“All older adults are at the risk of falls so the best thing to do is to prevent them,” said Donna Mabry, a registered nurse with the Division of Services for Aging and Adults with Physical Disabilities.

Preventative measures include keeping clear walkways in homes, using a walker when needed, making home modifications such as additional hand rails or even using physical assistance from a caregiver because one fall can be a major setback in health.

“Falls for the elderly can cause dramatic life changes,” Dr. Mills said. “Oftentimes, one fall can be an indication that someone needs full-time care and can no longer live independently. There can be serious complications too like bleeding.”

The effects of a fall don’t only rely on age, Dr. Mills says other medical conditions, medication and overall fragility take a large part in the outcome.

But the most common result of brain injuries caused by falls are memory loss or a change in behavior or personality in cases where the frontal lobe has been damaged.

“We try to educate caregivers on what the results of a fall could be and how to handle them because it can take patience and understanding to overcome the problems they’re faced with,” Ms. Mabry said. “And we have to always remember that no matter how someone changes after a fall that they’re still an individual and we need to respect that.”

She added that a good option for caregivers is to take their loved one to an adult day care facility a few days a week so their brains can be kept active through puzzles, games and physical activity.

“Although routine is important for a lot of older people, especially those recovering from a fall, it’s important not to keep them a prisoner of their wheelchair,” Ms. Mabry said. “Having them sitting all day with only their caregiver or having them wait at home or in the car alone isn’t going to help them improve.”

For those who have experienced a TBI and their families and caregivers, help is available right here in Delaware from the Brain Injury Association of Delaware.

“In Delaware we don’t have designated out-patient therapy for those with brain injuries and there’s a need for continuing care,” said Susan Lyons, president of the association. “So we have a good relationship with hospitals across the state to connect brain injury patients with us.”

The Brain Injury Association can offer not only information and guidance for care, but also support groups which many survivors and caregivers find to be a helpful outlet.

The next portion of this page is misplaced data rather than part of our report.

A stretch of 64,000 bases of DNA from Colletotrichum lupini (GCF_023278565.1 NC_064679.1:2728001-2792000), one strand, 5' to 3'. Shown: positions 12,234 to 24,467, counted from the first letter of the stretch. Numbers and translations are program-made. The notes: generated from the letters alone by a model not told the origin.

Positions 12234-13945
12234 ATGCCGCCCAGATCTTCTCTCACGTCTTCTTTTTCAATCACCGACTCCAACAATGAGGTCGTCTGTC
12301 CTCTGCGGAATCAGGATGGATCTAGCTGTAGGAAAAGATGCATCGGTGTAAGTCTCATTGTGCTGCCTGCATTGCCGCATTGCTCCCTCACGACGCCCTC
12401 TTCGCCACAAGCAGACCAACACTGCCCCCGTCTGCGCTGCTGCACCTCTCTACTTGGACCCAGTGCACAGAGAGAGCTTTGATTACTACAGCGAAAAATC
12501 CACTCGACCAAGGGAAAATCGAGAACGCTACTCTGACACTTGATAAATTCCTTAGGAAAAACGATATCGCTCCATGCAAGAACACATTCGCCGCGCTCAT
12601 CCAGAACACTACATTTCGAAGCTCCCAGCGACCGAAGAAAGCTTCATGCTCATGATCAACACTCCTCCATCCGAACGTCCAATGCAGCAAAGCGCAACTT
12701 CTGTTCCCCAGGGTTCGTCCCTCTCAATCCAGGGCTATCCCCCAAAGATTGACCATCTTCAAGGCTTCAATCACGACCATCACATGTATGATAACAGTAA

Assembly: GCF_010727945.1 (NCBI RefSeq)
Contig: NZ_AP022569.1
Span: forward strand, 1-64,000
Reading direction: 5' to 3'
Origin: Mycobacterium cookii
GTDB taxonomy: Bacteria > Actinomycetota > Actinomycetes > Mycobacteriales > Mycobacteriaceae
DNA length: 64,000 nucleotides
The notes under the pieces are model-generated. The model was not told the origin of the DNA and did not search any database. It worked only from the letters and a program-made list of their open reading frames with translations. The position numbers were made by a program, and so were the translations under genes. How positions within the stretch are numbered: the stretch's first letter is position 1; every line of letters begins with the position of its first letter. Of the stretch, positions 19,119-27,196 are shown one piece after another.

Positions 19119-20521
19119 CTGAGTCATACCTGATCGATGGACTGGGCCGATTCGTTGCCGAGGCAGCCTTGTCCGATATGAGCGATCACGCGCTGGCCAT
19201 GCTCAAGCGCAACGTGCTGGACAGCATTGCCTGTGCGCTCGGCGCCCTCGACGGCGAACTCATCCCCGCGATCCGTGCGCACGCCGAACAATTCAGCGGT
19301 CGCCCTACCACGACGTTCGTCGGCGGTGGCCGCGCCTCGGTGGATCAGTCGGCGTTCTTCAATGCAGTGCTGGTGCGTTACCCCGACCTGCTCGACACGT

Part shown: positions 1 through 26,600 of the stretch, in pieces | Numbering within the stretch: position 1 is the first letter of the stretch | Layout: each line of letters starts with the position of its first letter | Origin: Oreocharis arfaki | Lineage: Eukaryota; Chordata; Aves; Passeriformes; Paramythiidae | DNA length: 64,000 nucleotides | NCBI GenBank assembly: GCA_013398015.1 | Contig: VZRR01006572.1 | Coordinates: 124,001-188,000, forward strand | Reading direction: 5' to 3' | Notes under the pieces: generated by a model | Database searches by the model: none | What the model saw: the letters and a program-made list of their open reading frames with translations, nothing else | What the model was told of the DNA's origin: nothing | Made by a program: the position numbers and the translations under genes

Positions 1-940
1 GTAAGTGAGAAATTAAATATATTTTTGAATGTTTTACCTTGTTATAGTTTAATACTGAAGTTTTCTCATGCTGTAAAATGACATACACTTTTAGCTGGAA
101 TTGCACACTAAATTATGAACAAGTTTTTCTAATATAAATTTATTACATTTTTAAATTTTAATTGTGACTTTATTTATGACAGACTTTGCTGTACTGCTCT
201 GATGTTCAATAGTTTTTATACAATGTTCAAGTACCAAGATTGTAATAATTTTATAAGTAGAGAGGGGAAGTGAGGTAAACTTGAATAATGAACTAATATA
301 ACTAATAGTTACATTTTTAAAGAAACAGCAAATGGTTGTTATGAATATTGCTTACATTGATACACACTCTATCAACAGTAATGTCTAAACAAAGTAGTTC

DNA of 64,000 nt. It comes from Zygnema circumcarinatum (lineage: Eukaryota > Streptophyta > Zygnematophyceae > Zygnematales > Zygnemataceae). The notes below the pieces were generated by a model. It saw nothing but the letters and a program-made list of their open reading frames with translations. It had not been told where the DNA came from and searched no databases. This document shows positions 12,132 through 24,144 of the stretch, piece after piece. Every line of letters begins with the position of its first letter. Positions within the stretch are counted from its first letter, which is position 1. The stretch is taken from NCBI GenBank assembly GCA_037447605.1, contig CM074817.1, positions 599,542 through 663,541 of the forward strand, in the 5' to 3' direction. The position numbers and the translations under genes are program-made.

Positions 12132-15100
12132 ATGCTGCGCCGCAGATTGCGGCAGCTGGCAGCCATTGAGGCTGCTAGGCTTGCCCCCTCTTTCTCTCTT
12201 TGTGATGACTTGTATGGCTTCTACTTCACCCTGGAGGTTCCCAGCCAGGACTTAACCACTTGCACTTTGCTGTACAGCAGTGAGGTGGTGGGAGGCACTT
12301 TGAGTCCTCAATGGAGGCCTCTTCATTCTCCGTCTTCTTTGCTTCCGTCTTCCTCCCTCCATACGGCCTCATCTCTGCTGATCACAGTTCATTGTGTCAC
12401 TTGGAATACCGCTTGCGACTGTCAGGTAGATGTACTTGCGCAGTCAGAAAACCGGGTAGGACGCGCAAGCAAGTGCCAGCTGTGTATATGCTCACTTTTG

“A lot of people think they’re in this alone so it’s comforting to come to a support group and see others like themselves and know they aren’t alone after all,” Ms. Lyons said.

There are seven support groups across Delaware that work with different age groups and different types of injuries.

“We work with people of all ages and who have suffered from a wide array of brain injuries from car crashes, falls, strokes and even conditions like encephalitis,” she said. “Our mission is to create a better future through brain injury prevention, education, advocacy and support.”

“These groups aren’t a place people go just to talk about their injury, it’s also a place to socialize because during recovery or while dealing with the effects of TBI, people don’t always get the socialization they need,” Dr. Mills said.

When families first become interested in the Brain Injury Association, Ms. Lyons speaks with them personally to give them information about the organization and many individuals over 18 are connected with the Delaware Aging and Disability Resource Center.

As people suffering the effects of a TBI age, they may need assistance in paying for assistance devices and home modifications and the Resource Center can offer financial assistance in some cases.

They also offer help in applying for Medicaid or other health coverage options.

“We have seen people denied Medicaid or other health care because from the outside they may not seem like they need the help,” Ms. Lyons said. “There are plenty of people who appear to be fine from the outside because they’re clean and put together well but they may be a mess on the inside and genuinely need help. It isn’t always obvious who is suffering from TBI.”

To hold a ThinkFirst program, contact Ms. Boyer at and for more information about the Brain Injury Association and the resources it offers, call 1-800-411-0505 or visit